15-Foot Antarctic "Salamander" Found; Was Toothy Terror
for National Geographic News
|September 11, 2008|
An ancient, giant, salamander-like amphibian with a particularly nasty bite has been identified from a 240-million-year-old fossil, scientists report.
Dubbed Kryostega collinsoni, the Antarctic creature was about 15 feet (4.57 meters) long and chomped down on prey using sharp teeth that protruded from the roof of its mouth.
Kryostega was the largest land animal alive in Antarctica during the middle Triassic period, when the continent was greener and more hospitable.
A partial skull belonging to the creature was found in modern-day Antarctica in 1986 but was only recently described by scientists.
In its appearance and lifestyle, Kryostega was very similar to modern crocodiles. Unlike crocodiles, however, it was an amphibian and not a reptile.
"You could think of Kryostega as a giant salamander," said study team member Christian Sidor, a paleontologist at the University of Washington.
Make that an unusually toothy giant salamander: Its teeth were enormous compared to with other amphibians, according to Sidor.
Kryostega belonged to an ancient lineage of amphibians called temnospondyls, which had tiny teeth attached to their palates.
However the newly named amphibian's fossil had unusual palate teeth: Some of them were larger than the normal teeth on the edge of its mouth.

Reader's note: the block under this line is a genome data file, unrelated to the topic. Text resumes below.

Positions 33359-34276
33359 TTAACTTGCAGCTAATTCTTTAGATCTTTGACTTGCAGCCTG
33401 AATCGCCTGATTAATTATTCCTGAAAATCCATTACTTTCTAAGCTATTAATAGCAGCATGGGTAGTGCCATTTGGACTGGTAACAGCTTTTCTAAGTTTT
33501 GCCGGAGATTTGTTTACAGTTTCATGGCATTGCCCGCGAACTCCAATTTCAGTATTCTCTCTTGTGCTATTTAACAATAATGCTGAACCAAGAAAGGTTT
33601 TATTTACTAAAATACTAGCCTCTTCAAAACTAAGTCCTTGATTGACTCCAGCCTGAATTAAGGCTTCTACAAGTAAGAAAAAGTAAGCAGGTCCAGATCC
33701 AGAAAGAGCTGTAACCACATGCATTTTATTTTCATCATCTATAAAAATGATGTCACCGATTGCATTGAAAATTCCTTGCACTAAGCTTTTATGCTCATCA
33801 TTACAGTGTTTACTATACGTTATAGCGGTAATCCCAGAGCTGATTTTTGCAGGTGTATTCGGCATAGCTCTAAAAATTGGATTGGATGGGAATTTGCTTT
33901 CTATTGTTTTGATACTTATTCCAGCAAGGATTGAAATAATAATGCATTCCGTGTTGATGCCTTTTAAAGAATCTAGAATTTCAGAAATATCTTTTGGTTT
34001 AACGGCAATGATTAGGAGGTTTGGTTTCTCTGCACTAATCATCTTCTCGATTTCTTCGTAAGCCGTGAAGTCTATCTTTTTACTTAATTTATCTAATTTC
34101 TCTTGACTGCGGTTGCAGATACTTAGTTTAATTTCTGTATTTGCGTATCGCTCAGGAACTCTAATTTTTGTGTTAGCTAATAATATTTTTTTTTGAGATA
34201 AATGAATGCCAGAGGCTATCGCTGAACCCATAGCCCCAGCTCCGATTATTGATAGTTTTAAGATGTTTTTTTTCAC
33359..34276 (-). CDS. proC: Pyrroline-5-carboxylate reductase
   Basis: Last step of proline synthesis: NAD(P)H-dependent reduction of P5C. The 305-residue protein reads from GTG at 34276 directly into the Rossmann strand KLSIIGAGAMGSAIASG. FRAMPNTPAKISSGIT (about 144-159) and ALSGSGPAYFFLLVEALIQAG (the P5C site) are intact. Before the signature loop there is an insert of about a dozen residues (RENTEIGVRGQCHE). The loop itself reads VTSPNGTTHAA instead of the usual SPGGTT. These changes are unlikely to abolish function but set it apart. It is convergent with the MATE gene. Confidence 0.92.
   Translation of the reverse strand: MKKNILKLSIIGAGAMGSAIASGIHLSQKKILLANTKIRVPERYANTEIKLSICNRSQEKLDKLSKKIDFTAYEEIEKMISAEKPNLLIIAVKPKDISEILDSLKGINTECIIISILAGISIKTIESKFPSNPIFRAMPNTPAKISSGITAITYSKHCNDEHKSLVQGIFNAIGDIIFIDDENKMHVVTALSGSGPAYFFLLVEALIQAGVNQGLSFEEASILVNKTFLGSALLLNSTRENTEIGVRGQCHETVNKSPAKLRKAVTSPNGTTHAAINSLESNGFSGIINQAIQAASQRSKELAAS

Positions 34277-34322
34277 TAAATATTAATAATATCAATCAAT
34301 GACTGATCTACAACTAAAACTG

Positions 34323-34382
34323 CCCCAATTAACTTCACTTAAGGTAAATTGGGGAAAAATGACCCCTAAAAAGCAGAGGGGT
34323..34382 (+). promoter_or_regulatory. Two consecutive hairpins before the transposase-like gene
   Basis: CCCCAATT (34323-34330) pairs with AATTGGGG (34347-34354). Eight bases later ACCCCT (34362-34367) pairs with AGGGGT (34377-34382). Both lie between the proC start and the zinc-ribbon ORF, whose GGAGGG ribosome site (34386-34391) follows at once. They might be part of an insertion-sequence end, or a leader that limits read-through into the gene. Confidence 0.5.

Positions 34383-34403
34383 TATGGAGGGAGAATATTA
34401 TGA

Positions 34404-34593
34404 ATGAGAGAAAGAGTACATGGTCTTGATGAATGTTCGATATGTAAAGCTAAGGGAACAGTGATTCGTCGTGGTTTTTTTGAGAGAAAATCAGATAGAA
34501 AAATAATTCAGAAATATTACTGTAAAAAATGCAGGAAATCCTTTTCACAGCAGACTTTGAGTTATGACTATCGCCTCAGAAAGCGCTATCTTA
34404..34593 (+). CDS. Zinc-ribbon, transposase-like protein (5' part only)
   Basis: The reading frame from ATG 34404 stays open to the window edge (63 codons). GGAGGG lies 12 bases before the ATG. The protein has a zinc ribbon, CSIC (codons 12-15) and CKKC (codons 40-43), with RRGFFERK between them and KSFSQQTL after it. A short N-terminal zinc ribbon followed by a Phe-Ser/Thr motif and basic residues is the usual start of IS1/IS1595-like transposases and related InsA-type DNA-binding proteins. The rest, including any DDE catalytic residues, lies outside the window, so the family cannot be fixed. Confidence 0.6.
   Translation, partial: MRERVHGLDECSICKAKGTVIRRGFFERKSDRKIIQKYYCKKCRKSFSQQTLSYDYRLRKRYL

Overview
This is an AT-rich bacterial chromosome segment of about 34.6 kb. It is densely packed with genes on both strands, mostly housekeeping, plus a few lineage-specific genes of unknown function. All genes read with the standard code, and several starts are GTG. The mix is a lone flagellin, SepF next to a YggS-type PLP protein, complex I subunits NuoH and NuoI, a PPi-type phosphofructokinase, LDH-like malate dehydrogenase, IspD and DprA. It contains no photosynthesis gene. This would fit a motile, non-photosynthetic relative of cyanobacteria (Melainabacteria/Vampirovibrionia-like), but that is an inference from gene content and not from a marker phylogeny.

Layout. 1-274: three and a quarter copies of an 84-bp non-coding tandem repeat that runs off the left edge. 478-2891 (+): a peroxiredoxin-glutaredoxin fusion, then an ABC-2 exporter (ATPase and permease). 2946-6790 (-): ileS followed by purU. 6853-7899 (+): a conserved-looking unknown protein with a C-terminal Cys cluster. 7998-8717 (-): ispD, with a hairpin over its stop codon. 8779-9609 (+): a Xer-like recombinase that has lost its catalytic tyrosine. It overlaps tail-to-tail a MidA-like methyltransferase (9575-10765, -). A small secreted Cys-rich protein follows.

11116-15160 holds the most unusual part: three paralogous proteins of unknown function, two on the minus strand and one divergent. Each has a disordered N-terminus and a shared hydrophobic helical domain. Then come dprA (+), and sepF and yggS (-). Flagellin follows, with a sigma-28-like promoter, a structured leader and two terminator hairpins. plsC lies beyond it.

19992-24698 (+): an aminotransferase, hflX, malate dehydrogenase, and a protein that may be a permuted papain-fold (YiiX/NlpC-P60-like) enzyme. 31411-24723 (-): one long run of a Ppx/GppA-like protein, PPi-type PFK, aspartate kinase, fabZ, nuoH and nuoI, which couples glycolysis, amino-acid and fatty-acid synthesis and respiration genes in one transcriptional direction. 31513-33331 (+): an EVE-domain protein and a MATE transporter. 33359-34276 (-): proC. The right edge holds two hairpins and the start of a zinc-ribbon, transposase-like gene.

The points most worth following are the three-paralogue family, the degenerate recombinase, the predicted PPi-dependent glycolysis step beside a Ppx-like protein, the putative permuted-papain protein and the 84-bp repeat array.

Kryostega's side teeth were about 1.2 inches (3 centimeters) tall and about the width of an adult human's pinky finger.
Some of its palate teeth were nearly twice as thick and grew up to 1.6 inches (4 centimeters) in height.
"There might be some modern amphibians with small palatal teeth, but nothing as proportionately massive as [Kryostega]," Sidor said.
The new species will be detailed in an upcoming issue of the Journal of Vertebrate Paleontology.
During Kryostega's time, the continents were still congealed in one supercontinent called Pangaea. (See an illustration of Pangaea breaking up.)
Antarctica itself was located farther north and attached to South Africa, South America, and Australia.
The continent was also much warmer back then, crisscrossed by large rivers and primeval forests.
(Related: "Tiny Fossils Reveal Warm Antarctic Past" [July 25, 2008].)
The first dinosaurs had not yet appeared, but their ancestors, the dinosauromorphs, roamed the Earth, along with other reptiles and the reptile-like ancestors of mammals.
Kryostega was a top predator in Antarctica, Sidor said.
It likely stayed close to water and dined on fish and other amphibians.
"However, like crocodiles, if land-living animals strayed too close to the river's edge, I expect that it would have been able to drag them in," Sidor said.
Sebastian Steyer is an ancient-amphibian expert at the National Museum of Natural History in Paris, France. He was not involved in the study.
The new fossil is a rare and important find, Steyer said, because it sheds light on life during a little-known era of Antarctica's history.
The only other Antarctic creatures known to live during the middle Triassic include one or two other large amphibians, and a burrowing reptile-like mammal.)
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